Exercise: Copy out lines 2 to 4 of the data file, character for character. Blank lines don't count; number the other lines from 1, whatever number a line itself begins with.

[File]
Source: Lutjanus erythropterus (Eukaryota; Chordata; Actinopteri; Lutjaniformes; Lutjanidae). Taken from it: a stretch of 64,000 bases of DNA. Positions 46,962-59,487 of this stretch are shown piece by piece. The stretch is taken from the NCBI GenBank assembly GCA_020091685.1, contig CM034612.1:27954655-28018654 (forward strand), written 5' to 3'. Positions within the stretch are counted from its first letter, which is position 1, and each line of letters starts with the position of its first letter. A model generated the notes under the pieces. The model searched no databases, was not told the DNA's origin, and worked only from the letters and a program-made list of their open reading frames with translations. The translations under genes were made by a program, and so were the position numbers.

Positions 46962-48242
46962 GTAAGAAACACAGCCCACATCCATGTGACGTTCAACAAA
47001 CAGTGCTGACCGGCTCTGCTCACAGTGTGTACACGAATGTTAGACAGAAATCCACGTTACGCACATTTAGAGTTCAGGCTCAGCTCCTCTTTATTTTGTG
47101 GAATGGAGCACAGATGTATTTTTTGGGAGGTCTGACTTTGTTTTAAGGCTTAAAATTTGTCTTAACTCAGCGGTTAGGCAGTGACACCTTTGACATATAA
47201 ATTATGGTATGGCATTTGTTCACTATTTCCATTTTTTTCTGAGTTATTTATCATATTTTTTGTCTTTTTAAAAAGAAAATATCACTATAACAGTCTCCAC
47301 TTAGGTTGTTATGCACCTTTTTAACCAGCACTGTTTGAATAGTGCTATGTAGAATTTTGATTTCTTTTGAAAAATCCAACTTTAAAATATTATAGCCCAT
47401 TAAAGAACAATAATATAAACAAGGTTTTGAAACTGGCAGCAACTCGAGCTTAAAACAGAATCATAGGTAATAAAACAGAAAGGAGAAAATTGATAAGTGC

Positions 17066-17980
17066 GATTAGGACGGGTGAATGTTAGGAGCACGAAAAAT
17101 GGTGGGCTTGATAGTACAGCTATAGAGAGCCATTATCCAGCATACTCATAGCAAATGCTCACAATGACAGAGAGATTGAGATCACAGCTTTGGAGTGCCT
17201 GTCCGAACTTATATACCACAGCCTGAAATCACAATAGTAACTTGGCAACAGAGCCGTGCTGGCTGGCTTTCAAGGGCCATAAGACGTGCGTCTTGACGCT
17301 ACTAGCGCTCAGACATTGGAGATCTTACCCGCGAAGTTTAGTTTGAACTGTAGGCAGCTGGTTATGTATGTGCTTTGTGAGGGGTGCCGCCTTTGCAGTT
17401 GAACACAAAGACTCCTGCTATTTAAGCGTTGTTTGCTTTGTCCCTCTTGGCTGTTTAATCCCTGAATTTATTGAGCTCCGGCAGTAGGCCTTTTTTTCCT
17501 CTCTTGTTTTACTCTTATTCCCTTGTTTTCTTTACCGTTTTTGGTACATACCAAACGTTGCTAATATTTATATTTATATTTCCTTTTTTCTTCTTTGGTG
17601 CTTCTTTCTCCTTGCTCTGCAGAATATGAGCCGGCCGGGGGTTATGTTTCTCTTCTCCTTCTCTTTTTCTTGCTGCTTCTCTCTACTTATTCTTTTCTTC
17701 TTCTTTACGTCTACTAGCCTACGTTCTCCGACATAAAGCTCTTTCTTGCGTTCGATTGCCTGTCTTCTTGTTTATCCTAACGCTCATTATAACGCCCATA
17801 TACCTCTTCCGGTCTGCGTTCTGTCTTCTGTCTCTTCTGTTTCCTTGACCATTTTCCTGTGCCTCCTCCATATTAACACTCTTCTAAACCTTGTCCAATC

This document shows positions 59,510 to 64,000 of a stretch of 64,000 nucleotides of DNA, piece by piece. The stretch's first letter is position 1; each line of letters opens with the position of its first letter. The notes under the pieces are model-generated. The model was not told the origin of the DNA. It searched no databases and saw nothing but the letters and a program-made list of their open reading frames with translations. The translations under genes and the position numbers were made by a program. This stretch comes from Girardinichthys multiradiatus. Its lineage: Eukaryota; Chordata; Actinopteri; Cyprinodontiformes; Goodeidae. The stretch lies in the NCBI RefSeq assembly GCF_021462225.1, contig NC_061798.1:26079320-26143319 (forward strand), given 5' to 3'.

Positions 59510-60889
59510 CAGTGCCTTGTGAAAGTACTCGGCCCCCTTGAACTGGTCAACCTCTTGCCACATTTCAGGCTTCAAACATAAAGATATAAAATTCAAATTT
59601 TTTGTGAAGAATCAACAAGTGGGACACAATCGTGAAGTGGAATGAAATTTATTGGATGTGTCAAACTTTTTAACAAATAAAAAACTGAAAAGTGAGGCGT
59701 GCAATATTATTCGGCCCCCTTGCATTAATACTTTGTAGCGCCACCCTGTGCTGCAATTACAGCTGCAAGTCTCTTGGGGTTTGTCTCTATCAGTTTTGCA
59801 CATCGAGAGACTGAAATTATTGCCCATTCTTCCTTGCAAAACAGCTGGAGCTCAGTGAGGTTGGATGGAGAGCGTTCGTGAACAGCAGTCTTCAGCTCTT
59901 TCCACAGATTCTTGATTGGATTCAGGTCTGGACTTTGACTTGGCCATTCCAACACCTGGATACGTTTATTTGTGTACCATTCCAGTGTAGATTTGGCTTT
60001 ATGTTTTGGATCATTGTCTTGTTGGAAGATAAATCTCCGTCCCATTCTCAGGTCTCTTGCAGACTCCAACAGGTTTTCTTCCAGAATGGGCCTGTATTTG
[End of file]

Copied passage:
Positions 46962-48242
46962 GTAAGAAACACAGCCCACATCCATGTGACGTTCAACAAA
47001 CAGTGCTGACCGGCTCTGCTCACAGTGTGTACACGAATGTTAGACAGAAATCCACGTTACGCACATTTAGAGTTCAGGCTCAGCTCCTCTTTATTTTGTG